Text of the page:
Ex-colleague plans to defend Philadelphia DA’s bribery case

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PHILADELPHIA (AP) – A former colleague pledged to represent Philadelphia’s top prosecutor in a federal bribery case despite his client’s financial problems.


An irate federal judge has ordered District Attorney Seth Williams to find a lawyer by Friday afternoon. He warned that Williams had plenty of time to prepare for last week’s indictment given the nearly two-year FBI probe of his finances.

Defense lawyer Thomas Burke, who started out with Williams at the city prosecutor’s office in 1992, formally joined the case Friday. He said there’s no evidence that Williams sold his office.


Williams, 50, is accused of taking more than $100,000 in cash and gifts from two businessmen in exchange for favors. The two-term Democrat has said he got into financial problems after a costly divorce.





“Not one single case has been compromised,” Burke said. “I don’t think there’s any meeting of the minds. Whatever Business Owner 1 and 2 (in the indictment) thought, that may have been in their minds, it was never in Williams’ mind.”

Williams is charged with promising to help a businessman’s brother seek a California liquor license despite a felony tax conviction and to help a second businessman, who made frequent trips to the Middle East, bypass secondary screening at Philadelphia International Airport. Williams accepted lavish Caribbean trips, a used Jaguar, a custom $3,400 couch and other gifts from them, the indictment said.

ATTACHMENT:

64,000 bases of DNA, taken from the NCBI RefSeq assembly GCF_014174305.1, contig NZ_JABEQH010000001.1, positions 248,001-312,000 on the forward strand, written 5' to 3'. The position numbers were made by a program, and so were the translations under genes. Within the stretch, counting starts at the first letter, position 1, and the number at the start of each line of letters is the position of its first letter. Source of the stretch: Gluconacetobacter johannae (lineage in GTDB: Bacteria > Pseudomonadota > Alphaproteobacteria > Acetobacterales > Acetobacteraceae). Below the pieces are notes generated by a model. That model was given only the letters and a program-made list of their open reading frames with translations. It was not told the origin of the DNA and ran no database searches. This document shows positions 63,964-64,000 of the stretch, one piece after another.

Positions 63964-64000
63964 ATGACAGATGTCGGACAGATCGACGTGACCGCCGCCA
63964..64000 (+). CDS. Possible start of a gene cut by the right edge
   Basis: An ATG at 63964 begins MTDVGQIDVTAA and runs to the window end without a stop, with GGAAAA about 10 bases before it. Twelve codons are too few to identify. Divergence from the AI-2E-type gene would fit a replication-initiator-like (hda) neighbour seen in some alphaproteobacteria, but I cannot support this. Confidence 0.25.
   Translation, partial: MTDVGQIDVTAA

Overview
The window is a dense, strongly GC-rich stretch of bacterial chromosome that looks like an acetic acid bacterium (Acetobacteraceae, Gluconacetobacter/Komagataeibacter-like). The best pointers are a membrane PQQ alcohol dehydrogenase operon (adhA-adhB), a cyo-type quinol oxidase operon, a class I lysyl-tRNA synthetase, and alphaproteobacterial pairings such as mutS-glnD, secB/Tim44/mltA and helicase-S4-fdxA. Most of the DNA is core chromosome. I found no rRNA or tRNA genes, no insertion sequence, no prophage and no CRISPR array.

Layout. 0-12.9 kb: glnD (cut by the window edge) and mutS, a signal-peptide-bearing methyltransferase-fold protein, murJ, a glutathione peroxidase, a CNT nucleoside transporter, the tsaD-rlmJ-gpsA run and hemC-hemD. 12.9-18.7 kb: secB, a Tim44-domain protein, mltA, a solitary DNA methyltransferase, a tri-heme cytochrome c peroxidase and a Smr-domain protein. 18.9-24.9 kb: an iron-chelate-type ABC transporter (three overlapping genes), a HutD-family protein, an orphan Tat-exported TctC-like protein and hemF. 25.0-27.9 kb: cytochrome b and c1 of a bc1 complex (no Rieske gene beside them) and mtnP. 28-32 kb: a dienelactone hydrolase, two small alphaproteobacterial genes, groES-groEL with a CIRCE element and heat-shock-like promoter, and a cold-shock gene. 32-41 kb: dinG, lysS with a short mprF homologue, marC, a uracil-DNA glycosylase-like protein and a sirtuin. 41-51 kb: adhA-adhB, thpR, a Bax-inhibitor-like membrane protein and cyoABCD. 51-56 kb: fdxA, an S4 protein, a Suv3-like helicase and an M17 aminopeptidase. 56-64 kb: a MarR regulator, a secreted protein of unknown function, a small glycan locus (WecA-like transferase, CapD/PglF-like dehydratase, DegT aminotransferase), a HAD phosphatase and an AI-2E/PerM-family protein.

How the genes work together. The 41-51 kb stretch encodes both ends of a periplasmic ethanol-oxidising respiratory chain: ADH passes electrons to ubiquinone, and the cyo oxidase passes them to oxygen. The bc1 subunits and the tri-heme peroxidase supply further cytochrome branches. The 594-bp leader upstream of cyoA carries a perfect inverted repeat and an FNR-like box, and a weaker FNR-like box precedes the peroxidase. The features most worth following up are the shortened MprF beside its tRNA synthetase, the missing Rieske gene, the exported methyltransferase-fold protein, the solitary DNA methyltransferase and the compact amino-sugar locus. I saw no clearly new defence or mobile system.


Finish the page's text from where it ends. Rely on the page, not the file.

He is also charged with misspending $20,000 meant for his mother’s nursing home care.

Williams has belatedly filed financial disclosure reports that show he accepted $175,000 worth of cash and gifts while in office. However, not all of those are linked by the prosecution to the bribery and extortion case.




The city stopped paying Williams’ prior defense lawyer, former federal prosecutor John Pease, once Williams was indicted.

Williams, the city’s first black district attorney, remains in the $175,000-a-year job. During his tenure, he helped create special courts to handle drug, veterans and prostitution cases, and was the first prosecutor in the country to arrest a church official over the handling of priest-abuse complaints.





















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